In fraternity, here’s an email conversation between a professor and his student:

Email no. 1:

Professor Name,

I was looking over my grades throughout the semester, and I was concerned because I saw that I have a 60% for my overall grade. I thought I was doing well in the class because I had been keeping up with the readings, doing well on the quizzes, making a blog post every week, and I did well on the midterm. I was surprised to see that I was failing the course when I had been keeping up with all the required work, and I was just wondering if you could take a look at my grades to see if there was an error in calculating my final grade. I do not think there is anything inaccurate about the individual quiz grades, but I just could not figure out why I ended up with a 60% as my overall grade when looking at my individual grades because they all seem to be considerably higher than 60%. If you could shoot me an e-mail back about my grade, I would really appreciate it because my grade took me by surprise when I first saw it this morning. Thank you.

Sincerely, Student

Email no. 2:

Hi, Student,

Do you have a 60% because you haven’t completed the final exam and because we haven’t entered grades for the final blog comment?  I’m guessing that’s so.

Professor Name

Email no. 3:

Professor Name,

I’m not sure, I hope so but the Final Exam has a dash in the boxes where the scores should go. Do those grades still impact the final grade or are they exempt from the total scoring calculation?


Email no. 4:


I am trying to tell you that the final exam and final comment grades are included in the final grade calculation, yes.  Since you have earned no points for them, your grade reflects this.

Professor Name

Email no. 5:

Professor Name,
Thank you. Just to make sure I currently have a 60% but that’s with
two zeros as scores for the final blog post and the final exam, and
they will change once the scores are entered at the conclusion of the

Email no. 6:




Magical gif found here.



Filed under Uncategorized

11 responses to “Snapshot

  1. I don’t blame the student in this situation. I actually stopped posting course grades online because there was no way to calculate a student’s grade “to date,” leaving out future assignments. Instead, I give each student a snapshot of his or her current grade after major exams or papers and calculate current grades by request at other times.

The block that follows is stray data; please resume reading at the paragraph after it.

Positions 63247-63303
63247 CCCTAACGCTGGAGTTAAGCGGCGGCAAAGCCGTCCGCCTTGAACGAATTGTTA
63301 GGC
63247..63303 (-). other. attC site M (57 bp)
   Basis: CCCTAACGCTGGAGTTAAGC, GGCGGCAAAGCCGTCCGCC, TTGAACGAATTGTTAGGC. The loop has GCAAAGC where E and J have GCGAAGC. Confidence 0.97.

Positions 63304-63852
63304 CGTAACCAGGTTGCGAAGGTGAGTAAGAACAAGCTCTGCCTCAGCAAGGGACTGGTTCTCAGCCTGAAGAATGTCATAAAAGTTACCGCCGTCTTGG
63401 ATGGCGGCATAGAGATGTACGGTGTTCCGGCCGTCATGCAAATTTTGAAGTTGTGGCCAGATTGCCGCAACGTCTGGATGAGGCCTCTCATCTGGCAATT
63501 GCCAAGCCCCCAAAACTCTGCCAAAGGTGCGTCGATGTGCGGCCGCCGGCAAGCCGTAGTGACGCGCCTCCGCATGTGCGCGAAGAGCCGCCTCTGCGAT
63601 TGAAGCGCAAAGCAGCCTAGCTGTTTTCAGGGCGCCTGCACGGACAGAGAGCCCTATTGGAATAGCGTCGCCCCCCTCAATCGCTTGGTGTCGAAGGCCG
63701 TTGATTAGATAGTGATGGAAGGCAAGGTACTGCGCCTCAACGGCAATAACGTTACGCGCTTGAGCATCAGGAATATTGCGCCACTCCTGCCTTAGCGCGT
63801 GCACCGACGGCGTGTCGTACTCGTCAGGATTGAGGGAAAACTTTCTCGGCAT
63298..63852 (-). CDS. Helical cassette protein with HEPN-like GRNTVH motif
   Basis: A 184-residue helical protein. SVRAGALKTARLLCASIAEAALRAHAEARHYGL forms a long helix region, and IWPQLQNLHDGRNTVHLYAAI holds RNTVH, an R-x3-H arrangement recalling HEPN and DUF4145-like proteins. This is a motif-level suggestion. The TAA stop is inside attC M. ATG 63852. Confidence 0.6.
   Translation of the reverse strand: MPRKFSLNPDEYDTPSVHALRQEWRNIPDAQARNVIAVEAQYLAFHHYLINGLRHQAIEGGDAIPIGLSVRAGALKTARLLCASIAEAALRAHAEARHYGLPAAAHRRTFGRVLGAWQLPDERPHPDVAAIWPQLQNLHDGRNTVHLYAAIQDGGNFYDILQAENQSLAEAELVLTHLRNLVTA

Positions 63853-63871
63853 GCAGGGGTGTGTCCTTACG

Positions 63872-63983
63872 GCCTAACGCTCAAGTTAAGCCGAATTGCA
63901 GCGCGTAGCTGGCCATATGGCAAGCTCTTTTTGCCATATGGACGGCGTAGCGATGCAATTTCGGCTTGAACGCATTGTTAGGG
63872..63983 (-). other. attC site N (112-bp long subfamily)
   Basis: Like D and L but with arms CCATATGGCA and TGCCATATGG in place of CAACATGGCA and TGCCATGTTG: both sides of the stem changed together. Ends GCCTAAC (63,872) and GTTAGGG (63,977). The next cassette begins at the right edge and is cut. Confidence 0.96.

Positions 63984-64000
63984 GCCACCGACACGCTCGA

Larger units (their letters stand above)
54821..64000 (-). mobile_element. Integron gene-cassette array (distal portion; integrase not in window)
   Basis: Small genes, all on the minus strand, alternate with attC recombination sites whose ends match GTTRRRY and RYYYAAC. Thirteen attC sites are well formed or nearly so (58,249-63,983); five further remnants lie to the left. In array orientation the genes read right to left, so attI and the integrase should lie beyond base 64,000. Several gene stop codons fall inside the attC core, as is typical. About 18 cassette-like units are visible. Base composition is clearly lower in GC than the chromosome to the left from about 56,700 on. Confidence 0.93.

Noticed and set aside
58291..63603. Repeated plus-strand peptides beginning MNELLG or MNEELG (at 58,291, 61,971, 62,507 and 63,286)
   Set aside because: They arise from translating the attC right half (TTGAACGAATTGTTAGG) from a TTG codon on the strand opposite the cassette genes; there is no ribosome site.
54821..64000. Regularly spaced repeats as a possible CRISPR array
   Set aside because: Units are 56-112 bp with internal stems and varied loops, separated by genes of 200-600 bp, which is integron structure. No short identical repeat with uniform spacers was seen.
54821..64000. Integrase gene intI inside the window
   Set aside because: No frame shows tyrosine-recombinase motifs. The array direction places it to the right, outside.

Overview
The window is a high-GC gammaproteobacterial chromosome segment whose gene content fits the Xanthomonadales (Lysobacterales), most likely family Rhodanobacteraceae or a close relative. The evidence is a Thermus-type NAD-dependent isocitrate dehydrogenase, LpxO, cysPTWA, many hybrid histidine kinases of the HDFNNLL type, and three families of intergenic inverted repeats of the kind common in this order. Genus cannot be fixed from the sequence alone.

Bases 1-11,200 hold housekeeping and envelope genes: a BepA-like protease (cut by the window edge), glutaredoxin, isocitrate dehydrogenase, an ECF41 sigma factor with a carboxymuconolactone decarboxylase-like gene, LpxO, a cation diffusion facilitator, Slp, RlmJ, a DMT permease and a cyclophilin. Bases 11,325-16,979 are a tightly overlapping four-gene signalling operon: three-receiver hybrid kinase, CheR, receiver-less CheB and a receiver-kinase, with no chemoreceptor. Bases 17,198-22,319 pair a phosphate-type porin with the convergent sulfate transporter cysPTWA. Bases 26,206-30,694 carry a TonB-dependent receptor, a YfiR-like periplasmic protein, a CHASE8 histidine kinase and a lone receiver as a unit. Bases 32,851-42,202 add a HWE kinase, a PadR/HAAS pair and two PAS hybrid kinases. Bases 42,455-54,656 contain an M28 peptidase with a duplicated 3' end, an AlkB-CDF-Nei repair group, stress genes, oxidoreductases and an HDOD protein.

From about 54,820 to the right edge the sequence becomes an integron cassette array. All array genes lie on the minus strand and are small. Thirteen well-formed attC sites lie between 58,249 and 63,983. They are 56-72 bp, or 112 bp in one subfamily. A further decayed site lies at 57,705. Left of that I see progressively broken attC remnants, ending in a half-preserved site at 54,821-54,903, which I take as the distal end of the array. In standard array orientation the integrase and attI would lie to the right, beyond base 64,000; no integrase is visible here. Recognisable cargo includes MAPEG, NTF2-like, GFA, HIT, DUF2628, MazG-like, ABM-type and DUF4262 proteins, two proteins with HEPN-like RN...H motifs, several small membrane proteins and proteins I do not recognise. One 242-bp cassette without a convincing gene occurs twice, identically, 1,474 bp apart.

2. Jenn Lena

    You don’t blame the student? I agree it would have been more helpful if the professor had computed a running average but I think it was abundantly evident the grade was not that. After all “the dash in the boxes” was always there, as was the final grade column. Changing ever so much each time a new grade was entered.

    In any event, I posted this more out of sympathy for all the faculty who are answering stupid and already-answered questions written by panicked students heading into exams unprepared or disengaged.

  3. proxifying

    This raises an interesting question…Has anyone ever seen the other side of Paris’s face?

  4. Samuel

    John, I don’t think it was about “blaming” the student… there questions were just unbelievably dumb, and funny for that reason.

  5. While the student’s continued e-mails suggest that he or she is not particularly bright, it also seems that the professor could have prevented the student’s second and third e-mails if the initial response had been a straightforward answer rather than a “clever” rhetorical question.

  6. Jenn Lena

    John: I agree. But that’s part of what makes it funny to me. With 95% of my students, I could respond with the clever rhetorical question and it would function positively in the relationship. And then there’s that other 5%. I keep thinking of that Monty Python skit where the guy goes to buy an insult…

  7. Gah. The .gif makes my head hurt.

  8. Jenn Lena

    drek: that is kind of the point of it. the whole thing causes my head injury.

  9. Peter

    You think I can submit that gif for Contexts?

  10. Jenn Lena

    Contexts will just ask for a left profile shot.

  11. I am going to have nightmares of Paris flashing in my mind.

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